The detention of a former editor of the NEXTA Telegram channel, Roman Protasevich, following a move by Belarus authorities to force-land Ryanair's passenger jet in Minsk, was a tactical win for Lukashenko, but also a loss at a strategic level.

Lukashenko did win some points because he managed to practically snatch from the sky one of the key figures who authorities claim had been "sowing chaos" in Belarus. Frightened by protests, the Belarusian regime perceives Protasevich as one of the main instigators and masterminds of the mass rallies. Fear has big eyes, so Lukashenko's entourage is convinced that Protasevich is a valuable asset and source as he could allegedly tell them, who financed the protests, how much the West helped, which special services were involved, who were the coordinators and informants.

Also, Lukashenko in this case was personally guided by the revenge motive: after all, some rookie youngster somehow managed to set up a powerful platform that promoted the protest action, incited crowds, and informed the world about the developments Belarus. So the Belarus leader might have sought to nab the guy just to tell him "Look at you now!"

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From the dictator's point of view, indeed, it was a victory – the one on a tactical level. Moreover, this story could be highlighted to show other Belarusian opposition figures that Lukashenko's regime has long arms, so anyone could be located found and apprehended. So this is an element of intimidation.

By his actions, Lukashenko worsened his own situation and pushed himself further into the arms of the Russian bear

Strategically though, Lukashenko has lost. After all, the issue of the disputed presidential election and protests in Belarus has recently receded into the background, while global agenda has changed. No one even recalls opposition leader Svetlana Tikhanovskaya anymore. Lukashenko is just as toxic, but many seem to have accepted the status quo: the crook is still there but at least there's no more violence in Belarus, which is good.

But by his actions, Lukashenko worsened his own situation and pushed himself further into the arms of the Russian bear. He has yet again angered everyone and destroyed the calm that had been established around him. Had he refrained from such a move, Belarus would have seen economic normalization one way or another because "time heals everything." But Lukashenko ruined everything: he enraged the entire Western world – both Europe and the United States. After that, even tougher sanctions could be imposed against him and his entourage. That is, he burned all bridges, it seems.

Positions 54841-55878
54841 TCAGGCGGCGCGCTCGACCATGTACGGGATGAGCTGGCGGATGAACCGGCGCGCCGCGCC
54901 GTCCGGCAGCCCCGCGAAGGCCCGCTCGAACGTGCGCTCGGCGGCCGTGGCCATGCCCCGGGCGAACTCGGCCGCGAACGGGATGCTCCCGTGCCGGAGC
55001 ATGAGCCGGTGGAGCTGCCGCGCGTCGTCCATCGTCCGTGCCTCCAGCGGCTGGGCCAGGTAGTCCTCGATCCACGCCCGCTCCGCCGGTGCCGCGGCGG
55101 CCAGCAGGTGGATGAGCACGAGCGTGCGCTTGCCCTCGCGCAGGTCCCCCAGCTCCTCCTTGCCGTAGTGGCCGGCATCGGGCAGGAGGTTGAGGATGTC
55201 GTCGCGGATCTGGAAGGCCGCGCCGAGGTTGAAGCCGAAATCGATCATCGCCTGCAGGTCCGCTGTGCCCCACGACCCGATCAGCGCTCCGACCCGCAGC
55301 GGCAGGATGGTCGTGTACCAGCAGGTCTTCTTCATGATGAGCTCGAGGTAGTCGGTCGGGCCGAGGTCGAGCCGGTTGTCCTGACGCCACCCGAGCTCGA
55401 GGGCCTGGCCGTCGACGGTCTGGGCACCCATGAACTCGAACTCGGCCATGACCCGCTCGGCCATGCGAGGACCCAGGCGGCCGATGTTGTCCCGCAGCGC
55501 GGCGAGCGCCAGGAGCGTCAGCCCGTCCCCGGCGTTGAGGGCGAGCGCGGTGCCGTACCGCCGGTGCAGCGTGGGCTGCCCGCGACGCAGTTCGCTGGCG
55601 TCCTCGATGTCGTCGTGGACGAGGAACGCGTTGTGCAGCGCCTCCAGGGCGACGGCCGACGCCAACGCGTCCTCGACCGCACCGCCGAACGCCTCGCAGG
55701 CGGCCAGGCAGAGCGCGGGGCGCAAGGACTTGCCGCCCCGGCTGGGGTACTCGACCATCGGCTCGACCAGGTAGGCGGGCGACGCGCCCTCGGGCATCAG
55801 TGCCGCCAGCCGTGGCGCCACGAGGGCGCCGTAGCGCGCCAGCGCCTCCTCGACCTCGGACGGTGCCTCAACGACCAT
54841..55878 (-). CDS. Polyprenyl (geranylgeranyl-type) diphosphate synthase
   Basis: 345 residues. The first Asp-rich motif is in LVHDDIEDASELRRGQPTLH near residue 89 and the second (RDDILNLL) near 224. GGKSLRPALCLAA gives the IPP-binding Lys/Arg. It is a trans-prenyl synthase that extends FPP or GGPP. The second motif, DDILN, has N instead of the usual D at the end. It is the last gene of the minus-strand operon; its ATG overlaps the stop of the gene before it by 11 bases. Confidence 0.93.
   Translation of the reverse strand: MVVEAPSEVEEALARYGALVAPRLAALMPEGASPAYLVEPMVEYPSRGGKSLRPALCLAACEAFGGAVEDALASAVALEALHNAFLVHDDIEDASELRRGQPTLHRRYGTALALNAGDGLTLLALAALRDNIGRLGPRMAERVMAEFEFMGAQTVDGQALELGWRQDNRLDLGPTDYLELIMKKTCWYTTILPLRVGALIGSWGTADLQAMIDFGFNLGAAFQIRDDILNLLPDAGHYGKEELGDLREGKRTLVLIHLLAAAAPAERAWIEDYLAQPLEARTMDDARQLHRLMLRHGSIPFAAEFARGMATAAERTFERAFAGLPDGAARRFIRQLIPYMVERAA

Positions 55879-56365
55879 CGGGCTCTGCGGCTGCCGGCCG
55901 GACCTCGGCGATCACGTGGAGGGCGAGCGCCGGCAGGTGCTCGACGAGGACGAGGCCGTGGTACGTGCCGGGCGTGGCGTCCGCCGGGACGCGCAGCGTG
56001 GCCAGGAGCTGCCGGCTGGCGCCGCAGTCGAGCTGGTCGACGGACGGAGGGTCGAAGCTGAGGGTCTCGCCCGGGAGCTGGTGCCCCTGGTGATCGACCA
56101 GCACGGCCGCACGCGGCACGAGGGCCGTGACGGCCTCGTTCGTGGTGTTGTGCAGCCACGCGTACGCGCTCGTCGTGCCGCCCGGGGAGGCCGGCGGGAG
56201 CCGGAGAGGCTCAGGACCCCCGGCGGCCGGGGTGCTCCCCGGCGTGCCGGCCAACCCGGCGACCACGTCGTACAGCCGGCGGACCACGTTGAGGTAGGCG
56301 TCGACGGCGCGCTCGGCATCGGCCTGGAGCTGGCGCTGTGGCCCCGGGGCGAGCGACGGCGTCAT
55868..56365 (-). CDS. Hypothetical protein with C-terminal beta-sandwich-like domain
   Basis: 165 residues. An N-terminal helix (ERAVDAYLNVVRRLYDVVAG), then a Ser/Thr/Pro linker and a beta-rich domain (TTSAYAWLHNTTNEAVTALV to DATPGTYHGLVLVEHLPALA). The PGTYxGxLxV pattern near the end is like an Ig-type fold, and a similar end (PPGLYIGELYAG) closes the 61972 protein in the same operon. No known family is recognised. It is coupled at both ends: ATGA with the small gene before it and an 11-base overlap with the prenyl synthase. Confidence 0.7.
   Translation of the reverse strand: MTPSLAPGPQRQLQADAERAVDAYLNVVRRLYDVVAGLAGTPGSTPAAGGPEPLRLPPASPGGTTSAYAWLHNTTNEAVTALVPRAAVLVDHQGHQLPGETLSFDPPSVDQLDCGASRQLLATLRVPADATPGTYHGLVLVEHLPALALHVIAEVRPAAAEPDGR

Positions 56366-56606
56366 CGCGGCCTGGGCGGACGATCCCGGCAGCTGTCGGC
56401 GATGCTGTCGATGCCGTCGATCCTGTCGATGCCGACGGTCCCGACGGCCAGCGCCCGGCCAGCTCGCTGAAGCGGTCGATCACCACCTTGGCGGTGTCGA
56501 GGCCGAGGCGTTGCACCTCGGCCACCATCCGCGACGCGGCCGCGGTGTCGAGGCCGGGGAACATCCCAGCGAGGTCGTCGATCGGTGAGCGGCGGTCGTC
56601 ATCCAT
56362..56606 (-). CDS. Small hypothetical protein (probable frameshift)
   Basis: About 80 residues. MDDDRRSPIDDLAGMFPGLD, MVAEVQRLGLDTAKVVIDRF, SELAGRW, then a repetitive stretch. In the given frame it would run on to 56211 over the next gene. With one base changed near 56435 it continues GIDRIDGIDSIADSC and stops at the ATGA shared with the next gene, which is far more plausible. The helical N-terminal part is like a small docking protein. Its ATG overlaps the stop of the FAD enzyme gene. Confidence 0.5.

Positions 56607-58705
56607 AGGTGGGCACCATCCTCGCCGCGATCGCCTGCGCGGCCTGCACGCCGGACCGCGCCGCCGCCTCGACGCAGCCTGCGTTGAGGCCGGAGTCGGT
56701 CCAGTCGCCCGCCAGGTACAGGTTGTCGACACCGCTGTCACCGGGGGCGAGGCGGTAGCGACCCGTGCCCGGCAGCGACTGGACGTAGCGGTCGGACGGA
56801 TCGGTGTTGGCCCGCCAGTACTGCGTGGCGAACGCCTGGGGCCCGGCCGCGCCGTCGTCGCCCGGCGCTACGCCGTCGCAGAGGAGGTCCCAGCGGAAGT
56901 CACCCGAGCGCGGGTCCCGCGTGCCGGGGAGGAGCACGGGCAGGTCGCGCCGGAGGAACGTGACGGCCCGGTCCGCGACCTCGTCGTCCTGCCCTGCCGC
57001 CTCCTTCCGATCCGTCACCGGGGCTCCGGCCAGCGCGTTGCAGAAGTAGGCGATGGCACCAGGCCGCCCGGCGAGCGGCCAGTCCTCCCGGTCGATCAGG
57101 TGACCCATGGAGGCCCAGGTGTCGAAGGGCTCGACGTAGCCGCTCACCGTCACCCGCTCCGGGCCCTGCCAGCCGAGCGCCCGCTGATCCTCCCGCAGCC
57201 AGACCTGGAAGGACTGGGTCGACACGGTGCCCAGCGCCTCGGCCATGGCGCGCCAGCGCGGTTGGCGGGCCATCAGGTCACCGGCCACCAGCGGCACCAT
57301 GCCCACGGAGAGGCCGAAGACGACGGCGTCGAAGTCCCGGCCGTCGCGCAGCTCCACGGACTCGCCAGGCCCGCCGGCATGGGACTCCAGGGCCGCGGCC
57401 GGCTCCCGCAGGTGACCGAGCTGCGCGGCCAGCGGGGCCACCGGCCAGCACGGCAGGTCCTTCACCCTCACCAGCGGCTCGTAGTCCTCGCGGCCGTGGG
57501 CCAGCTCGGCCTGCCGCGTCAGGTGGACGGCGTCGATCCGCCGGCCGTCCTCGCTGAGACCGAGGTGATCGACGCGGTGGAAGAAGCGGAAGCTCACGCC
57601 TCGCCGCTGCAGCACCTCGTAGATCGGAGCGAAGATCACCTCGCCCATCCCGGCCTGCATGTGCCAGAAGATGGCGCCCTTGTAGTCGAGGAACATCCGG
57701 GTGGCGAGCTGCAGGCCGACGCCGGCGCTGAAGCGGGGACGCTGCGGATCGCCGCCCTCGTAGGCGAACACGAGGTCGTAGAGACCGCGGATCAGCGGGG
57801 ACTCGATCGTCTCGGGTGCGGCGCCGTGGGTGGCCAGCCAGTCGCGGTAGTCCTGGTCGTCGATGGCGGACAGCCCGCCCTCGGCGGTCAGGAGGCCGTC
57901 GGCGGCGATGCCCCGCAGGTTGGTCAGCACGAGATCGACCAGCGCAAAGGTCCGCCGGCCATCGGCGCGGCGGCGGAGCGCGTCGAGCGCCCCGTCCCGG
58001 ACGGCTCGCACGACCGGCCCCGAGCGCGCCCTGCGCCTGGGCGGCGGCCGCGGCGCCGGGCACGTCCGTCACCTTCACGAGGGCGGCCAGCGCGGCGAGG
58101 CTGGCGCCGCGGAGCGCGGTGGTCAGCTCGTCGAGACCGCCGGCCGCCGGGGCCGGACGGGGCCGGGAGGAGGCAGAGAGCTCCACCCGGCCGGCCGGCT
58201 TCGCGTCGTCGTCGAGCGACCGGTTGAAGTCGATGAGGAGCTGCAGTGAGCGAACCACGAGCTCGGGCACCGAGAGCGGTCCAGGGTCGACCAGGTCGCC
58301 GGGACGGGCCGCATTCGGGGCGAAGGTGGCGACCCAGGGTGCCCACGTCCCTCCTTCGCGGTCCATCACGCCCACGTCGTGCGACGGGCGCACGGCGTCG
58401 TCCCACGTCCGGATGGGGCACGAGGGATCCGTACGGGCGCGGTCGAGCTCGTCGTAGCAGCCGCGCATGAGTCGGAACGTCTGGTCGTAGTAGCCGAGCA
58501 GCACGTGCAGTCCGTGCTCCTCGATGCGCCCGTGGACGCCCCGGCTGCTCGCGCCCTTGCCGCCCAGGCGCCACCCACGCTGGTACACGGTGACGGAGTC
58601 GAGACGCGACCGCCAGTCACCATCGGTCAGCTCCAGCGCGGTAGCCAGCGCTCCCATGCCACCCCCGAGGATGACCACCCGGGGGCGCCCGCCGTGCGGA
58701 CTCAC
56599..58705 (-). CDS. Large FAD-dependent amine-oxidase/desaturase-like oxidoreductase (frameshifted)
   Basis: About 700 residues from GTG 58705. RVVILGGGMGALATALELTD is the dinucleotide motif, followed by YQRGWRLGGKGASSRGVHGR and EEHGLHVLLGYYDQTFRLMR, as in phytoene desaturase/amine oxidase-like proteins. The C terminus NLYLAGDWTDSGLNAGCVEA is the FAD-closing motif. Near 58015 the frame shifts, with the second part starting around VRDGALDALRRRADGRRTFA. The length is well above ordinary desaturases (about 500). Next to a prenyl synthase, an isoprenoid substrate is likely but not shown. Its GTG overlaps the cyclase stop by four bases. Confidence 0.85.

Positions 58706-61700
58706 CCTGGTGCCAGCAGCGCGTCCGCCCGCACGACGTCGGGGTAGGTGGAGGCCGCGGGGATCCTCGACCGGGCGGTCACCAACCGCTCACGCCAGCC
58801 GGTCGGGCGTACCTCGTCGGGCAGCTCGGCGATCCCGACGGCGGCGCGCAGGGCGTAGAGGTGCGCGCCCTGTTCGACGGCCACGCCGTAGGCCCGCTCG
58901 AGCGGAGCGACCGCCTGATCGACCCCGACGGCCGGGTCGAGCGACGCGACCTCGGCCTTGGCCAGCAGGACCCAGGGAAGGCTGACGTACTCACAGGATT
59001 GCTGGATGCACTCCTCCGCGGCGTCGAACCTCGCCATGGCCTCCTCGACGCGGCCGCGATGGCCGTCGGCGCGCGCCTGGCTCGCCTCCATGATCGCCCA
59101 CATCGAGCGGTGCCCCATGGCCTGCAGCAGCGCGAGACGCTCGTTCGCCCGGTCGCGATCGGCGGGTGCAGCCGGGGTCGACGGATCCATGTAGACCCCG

This last straw has convinced the world that Lukashenko is an inadequate ruler, ready to give any outrageous orders. However, on the other hand, this gives the West additional leverage over the Belarus leader. But at the same time, Lukashenko had driven himself firmly under Putin's heel.

I don't rule out the possibility that this whole operation had been planned with Russia's support. On his own, Lukashenko couldn't have done such an elaborate job: to make sure that Protasevich bought specific tickets, boarded a certain a flight, and so on… The Belarusian KGB would have lacked resources to achieve success in this endeavor.

There is a death penalty in Belarus, but I don't think Protasevich will be executed

As for the further fate of Mr Protasevich, there are three options for developments:

  1. 1 Protasevich will be intimidated by the KGB into testifying;
  2. 2 He will be imprisoned, and the Belarusian authorities will make a whole show out of it. I don't even rule out the option where he will be killed;
  3. 3 Putin will play his own game: Lukashenko will pursue the investigation, get the required incriminating testimony, and convict Protasevich to life, while Putin will come forward as a mediator to ensure that Protasevich be released, which in the end would be a PR bonus for the Russian president.

It should be recalled that Belarus has death penalty in place, but I don't think Protasevich will be executed. After all, in this case, firstly, Belarus would go total North Korea, which would imply a corresponding stance of the international community towards Lukashenko. Although, of course, even now Lukashenko’s actions suggest he has gone totally rogue.

Secondly, the capital punishment for Protasevich would cause public outrage, which is something Lukashenko wouldn't want to face. Indeed, from a political perspective, Protasevich is a new iconic figure, the new face of protest. That is, the execution would be too costly a move for the regime, so there's simply no sense in executing Protasevich.

Belarus may well be disconnected from SWIFT

Thirdly, the international implications for Belarus and the Lukashenko regime would be rather severe. If the "nation's father" decides to execute the ex-editor, Belarus will find itself "besieged" and turn into a "black hole" on the European map: the world will minimize contacts with Belarus, foreign embassies will cease operations, while foreign trade will be put to a full halt. Also, Belarus may well be disconnected from SWIFT (this is not Russia, after all).

Europe might not confine itself to "deep concern" statements because it was too impudent a step that outraged many. Eastern Europe, in particular, Lithuania, Poland, and others, will vehemently push Brussels to act. This is not so much an issue of Protasevich's fate, this is more about a threat to the European Union, because the lives of European citizens are in jeopardy, too. At the very least, Eastern European countries will work toward banning flights over Belarus and impose economic sanctions.

Anatoly Oktysiuk is a political expert with the DemocracyHouse think tank